In Britain, bankers, athletes, and others have sought gag orders to stop coverage of embarrassing scandals—but it's hard to squash discussion in the age of social media
LONDON — It's a tale of two bankers, and the story of two views of press freedom versus privacy -- and of how Twitter is making the bewigged hair of judges and lawyers here stand on end.
Who doesn't know of the alleged sexual escapades of Dominique Strauss-Khan, the former head of the IMF? We not only know about the encounter in the hotel suite, but of other women with whom he has had affairs. We've seen him in the "perp" walk, handcuffs, and mug shots.
The other high-profile banker is Frederick Goodwin. He was the chief executive of the Royal Bank of Scotland, one of the world's 10 largest banks, when it virtually collapsed and had to be bailed out with some £20 billion of taxpayer money. He was forced out but ended up with a pension worth more than the equivalent of some half million dollars a year. Angry investors threw bricks through the windows of his house in Edinburgh.
Will celebrities now have to sue Twitter and other social network sites to keep details of their sex lives private?
It turns out that Goodwin had a sexual relationship with a colleague that may have affected his performance at RBS. But the British public only learned about this last week, and then only when a member of parliament referred to it indirectly.
Last March, when Sir Fred, as he is referred to here -- he was knighted by the Queen in 2004 for his services to banking -- got wind that a newspaper was going to write about the affair, he went to court and got an injunction barring it from doing so.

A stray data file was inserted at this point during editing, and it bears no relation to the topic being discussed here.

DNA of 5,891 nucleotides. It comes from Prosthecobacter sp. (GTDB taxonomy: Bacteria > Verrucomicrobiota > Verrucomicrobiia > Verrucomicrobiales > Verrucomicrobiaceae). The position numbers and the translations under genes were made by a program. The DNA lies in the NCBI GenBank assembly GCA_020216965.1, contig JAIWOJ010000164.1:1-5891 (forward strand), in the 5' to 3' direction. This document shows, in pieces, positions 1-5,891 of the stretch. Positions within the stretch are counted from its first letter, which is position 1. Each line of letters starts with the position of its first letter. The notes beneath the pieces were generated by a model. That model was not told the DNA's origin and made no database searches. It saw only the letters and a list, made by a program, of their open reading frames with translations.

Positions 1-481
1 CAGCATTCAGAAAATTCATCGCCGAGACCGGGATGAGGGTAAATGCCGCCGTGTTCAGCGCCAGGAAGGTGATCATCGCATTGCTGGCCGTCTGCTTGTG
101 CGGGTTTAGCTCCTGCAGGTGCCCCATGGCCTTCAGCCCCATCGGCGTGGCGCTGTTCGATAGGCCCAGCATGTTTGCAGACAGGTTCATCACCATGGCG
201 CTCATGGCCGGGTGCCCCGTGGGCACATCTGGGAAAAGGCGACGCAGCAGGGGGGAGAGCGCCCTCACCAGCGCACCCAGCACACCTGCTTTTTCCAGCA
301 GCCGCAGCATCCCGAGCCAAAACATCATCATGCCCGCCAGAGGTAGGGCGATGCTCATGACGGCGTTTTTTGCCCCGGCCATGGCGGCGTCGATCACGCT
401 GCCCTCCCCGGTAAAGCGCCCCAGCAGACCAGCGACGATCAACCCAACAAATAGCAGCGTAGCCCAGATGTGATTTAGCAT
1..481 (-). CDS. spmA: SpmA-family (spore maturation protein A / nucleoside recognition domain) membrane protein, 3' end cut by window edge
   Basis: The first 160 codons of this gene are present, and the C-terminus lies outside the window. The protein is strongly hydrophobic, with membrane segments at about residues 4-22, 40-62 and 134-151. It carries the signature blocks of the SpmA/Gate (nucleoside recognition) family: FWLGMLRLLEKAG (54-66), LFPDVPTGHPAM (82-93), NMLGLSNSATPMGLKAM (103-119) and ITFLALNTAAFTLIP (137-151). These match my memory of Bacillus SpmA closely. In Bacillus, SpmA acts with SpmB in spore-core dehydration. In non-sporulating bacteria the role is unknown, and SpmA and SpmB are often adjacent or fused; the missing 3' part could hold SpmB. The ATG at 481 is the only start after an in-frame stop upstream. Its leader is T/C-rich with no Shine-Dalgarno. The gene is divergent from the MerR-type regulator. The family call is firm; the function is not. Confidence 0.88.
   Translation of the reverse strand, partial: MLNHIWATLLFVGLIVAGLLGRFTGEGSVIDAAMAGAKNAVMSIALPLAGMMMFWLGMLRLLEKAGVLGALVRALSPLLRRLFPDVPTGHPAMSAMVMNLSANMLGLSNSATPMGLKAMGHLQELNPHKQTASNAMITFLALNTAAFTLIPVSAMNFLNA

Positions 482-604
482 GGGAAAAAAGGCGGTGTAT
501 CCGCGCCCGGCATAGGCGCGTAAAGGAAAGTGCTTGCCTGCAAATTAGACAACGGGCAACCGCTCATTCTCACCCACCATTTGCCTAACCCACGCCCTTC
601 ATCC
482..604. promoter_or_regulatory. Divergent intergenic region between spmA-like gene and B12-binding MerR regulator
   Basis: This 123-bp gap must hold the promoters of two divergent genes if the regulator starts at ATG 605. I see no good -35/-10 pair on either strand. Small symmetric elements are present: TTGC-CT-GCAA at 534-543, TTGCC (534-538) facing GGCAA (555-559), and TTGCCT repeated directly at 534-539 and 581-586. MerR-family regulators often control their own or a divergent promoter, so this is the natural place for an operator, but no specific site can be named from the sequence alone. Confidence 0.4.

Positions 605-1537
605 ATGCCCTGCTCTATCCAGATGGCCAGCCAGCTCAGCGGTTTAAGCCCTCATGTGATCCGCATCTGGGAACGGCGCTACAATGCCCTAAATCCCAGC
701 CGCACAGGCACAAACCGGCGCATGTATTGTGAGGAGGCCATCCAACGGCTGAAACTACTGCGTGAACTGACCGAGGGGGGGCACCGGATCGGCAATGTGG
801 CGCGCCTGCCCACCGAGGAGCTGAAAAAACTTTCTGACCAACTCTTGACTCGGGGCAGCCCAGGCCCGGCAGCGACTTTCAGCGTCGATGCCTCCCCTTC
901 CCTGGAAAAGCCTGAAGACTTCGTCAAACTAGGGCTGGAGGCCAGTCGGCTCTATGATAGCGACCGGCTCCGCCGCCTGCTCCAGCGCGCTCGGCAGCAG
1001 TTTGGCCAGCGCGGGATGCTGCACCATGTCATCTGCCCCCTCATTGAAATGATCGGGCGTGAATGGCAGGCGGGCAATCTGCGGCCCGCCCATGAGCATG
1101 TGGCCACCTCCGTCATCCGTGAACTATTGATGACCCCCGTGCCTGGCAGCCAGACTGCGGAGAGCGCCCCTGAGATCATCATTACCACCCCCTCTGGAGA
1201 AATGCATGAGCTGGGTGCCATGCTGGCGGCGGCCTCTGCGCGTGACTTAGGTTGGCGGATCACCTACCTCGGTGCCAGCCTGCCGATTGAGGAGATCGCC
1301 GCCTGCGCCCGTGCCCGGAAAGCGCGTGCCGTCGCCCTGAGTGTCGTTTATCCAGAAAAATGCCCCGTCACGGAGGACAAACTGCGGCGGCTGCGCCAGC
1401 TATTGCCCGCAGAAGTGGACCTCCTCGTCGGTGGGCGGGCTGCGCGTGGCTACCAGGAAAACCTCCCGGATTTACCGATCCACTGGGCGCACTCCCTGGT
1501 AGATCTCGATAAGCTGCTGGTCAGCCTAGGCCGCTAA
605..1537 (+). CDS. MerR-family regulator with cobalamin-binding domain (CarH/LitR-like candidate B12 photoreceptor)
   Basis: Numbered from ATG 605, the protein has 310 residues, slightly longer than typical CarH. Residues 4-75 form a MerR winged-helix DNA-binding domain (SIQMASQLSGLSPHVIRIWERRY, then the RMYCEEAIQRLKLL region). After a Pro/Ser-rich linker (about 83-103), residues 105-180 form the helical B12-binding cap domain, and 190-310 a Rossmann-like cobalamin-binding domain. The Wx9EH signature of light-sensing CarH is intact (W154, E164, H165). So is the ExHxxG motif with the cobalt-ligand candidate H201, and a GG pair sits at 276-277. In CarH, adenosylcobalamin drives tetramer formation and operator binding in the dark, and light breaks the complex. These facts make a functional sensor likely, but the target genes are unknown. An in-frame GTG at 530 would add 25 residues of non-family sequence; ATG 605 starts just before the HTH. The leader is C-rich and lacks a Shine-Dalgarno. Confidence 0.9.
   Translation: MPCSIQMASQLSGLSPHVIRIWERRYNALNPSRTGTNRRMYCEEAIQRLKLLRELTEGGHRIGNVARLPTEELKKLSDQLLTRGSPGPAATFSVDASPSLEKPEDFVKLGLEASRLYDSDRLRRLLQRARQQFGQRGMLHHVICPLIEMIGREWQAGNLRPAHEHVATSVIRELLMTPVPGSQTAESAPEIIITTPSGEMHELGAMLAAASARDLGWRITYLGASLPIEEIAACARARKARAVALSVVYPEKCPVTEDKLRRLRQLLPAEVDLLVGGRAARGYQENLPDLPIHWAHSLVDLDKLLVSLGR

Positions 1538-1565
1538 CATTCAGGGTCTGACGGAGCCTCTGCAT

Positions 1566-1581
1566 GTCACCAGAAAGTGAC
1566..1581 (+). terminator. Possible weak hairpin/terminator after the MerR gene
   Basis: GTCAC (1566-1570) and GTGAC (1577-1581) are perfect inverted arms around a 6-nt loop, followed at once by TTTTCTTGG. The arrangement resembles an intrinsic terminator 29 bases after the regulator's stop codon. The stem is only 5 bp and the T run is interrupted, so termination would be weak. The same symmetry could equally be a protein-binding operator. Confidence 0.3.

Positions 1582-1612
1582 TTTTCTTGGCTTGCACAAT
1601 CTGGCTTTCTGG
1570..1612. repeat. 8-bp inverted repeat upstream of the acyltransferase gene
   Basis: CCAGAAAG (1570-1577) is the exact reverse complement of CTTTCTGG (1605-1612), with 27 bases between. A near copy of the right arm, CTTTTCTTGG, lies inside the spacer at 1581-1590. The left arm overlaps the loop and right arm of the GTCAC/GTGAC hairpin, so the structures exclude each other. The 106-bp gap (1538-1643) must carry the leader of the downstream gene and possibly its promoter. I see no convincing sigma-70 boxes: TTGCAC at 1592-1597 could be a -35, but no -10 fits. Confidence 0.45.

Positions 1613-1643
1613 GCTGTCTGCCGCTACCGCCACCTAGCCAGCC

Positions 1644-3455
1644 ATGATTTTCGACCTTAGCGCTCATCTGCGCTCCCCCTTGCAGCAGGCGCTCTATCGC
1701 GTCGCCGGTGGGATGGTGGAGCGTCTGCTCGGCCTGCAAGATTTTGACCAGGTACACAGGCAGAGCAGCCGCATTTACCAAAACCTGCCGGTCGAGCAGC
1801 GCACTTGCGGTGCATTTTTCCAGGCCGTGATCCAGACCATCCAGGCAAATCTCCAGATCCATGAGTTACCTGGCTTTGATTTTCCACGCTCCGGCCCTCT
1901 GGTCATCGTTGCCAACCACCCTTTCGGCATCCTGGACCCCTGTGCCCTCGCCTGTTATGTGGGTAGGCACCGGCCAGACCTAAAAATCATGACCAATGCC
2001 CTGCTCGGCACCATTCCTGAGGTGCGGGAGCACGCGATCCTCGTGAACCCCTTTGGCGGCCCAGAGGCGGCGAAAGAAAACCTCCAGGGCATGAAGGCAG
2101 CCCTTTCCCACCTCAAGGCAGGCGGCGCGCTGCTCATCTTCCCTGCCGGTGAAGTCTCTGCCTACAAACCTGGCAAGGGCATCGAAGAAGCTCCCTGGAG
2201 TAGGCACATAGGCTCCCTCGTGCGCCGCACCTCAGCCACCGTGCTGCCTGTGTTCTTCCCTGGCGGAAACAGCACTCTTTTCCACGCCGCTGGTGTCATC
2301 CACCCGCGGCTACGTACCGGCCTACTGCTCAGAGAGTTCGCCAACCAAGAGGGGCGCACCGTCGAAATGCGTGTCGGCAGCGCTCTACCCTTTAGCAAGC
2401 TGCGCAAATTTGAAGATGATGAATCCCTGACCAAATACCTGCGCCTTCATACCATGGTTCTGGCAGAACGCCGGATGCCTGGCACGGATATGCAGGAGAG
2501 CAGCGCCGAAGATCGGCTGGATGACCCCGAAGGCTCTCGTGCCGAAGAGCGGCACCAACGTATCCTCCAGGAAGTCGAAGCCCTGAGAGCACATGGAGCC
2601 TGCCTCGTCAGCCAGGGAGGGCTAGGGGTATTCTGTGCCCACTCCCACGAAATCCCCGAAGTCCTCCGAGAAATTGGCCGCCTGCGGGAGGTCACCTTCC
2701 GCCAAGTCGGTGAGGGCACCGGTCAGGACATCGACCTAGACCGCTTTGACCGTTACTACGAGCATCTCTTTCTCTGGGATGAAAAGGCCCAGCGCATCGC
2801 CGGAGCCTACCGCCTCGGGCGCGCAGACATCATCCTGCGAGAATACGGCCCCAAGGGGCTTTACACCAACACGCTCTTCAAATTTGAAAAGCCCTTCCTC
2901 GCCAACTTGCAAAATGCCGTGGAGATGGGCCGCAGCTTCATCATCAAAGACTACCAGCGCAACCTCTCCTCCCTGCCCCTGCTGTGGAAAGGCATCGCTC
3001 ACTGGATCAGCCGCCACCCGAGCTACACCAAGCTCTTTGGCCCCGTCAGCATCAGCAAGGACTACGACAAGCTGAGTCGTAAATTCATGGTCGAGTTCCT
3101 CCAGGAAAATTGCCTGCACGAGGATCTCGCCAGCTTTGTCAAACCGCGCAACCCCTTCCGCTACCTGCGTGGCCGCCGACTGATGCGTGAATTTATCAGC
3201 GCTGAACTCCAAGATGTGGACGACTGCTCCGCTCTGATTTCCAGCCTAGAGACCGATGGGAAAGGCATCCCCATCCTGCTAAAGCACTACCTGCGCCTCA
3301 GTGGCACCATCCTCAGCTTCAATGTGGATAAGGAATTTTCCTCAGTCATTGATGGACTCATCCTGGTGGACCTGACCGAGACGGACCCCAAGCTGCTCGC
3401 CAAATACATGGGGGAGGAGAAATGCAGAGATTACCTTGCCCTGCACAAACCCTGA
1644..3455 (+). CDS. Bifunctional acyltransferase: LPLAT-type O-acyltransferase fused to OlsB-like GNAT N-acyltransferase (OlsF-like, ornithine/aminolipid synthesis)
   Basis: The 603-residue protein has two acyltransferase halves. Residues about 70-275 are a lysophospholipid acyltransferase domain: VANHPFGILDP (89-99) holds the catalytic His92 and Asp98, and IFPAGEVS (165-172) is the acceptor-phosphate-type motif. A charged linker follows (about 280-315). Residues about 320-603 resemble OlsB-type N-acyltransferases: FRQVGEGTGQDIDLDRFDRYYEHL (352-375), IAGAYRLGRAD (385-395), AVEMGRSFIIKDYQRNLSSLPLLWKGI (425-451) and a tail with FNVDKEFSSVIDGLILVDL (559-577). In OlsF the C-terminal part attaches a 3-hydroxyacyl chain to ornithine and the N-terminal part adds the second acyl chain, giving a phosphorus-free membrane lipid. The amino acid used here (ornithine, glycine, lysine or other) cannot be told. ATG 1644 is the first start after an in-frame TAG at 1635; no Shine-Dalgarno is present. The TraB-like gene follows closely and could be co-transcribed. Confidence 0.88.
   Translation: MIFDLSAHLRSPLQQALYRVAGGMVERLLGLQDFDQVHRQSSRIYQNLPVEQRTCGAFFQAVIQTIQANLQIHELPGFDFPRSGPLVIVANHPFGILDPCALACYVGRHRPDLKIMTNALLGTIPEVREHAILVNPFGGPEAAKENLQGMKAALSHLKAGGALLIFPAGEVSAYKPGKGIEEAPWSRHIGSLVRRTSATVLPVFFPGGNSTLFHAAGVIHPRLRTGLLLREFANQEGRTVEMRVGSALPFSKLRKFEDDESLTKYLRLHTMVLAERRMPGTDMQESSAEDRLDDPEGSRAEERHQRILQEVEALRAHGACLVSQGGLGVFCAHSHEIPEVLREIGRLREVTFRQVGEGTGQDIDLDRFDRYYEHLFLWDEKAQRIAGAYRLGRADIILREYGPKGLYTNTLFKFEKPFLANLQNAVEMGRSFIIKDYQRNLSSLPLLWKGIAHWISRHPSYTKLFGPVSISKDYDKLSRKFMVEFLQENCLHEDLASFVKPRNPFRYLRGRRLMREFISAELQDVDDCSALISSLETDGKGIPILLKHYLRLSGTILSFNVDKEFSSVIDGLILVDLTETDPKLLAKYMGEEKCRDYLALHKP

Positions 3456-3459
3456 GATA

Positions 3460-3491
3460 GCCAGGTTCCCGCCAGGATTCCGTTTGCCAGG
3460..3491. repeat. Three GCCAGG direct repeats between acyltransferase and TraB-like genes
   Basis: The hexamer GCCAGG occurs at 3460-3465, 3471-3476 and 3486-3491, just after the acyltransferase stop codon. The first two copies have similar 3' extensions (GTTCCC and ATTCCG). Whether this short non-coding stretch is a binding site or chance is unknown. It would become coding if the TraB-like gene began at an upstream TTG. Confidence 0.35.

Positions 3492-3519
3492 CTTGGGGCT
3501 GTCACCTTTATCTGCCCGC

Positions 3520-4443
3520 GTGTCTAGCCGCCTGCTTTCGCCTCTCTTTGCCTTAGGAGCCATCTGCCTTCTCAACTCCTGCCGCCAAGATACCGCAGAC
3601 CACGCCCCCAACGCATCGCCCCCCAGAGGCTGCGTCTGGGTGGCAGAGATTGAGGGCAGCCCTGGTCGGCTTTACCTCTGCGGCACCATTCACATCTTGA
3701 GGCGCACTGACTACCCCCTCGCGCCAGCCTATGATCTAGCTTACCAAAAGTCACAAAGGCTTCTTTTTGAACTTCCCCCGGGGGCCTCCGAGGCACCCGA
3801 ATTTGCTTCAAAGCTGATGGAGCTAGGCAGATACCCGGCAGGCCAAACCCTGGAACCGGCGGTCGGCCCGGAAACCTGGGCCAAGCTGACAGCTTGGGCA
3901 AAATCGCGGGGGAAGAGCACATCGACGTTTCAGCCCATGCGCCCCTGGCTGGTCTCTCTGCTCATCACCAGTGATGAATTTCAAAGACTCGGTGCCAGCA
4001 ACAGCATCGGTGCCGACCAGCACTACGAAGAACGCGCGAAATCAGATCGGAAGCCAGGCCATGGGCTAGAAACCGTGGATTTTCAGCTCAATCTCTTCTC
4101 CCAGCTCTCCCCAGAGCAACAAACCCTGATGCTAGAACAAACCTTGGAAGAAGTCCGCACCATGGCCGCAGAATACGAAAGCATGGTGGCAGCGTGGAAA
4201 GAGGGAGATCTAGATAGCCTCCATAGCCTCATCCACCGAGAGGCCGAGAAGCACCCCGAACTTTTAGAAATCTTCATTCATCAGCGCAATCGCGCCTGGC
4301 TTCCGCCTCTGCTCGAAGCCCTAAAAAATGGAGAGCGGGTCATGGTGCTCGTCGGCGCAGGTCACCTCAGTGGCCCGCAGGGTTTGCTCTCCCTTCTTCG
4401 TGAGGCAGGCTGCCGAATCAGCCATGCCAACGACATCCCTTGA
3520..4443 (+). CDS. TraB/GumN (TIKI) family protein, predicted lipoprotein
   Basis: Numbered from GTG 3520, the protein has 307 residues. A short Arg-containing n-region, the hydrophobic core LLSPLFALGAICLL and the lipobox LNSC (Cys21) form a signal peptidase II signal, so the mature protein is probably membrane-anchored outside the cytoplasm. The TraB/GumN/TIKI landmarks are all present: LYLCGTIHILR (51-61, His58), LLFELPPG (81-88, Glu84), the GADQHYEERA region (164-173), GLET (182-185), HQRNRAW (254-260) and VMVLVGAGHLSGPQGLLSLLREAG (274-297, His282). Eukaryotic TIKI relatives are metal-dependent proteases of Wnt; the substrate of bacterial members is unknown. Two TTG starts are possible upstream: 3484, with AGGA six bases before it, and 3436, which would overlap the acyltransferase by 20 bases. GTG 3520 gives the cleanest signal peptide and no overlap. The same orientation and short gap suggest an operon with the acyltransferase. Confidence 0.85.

The injunction not only prohibited any reporting about the relationship. It barred any reporting that Goodwin had sought an injunction. The media could not even report that a "banker" had sought an injunction. He was referred to in court papers as MNB.
Let me repeat, to be sure you understand this: The media could not even report that Sir Fred, or a "banker," had sought an injunction.
His case is by no means unique. Judges have issued more than 80 "gagging" orders in the last six years and more than 18 already this year, according to an investigation by The Daily Telegraph.
The newspaper found that the injunctions were sought by nine footballers (we call them soccer players), nine actors, six businessmen and women, a civil servant, and a member of parliament. They were usually sought to hide sexual indiscretions.
Lawyers representing clients seeking injunctions argue that they are necessary to protect an individual's right to privacy, a right embedded in the European Union's human-rights law. Many judges agree.
Perhaps the most troubling case didn't involve sex, privacy, or an individual, but toxic waste and an oil trading company, Trafigura. When The Guardian newspaper was about to publish an internal company report saying that the company was dumping toxic waste in Ivory Coast, Trafigura went to court and got a super injunction prohibiting any mention of the report or its contents. The company was identified as RJW and SJW.
A few weeks later, during an open session, a member of parliament asked about the injunction obtained by Trafigura "on the alleged dumping of toxic waste in the Ivory Coast."
The Guardian was prohibited from reporting on this. The editors and reporters faced heavy fines and imprisonment if they even named the member of parliament who asked the question, let alone what he asked.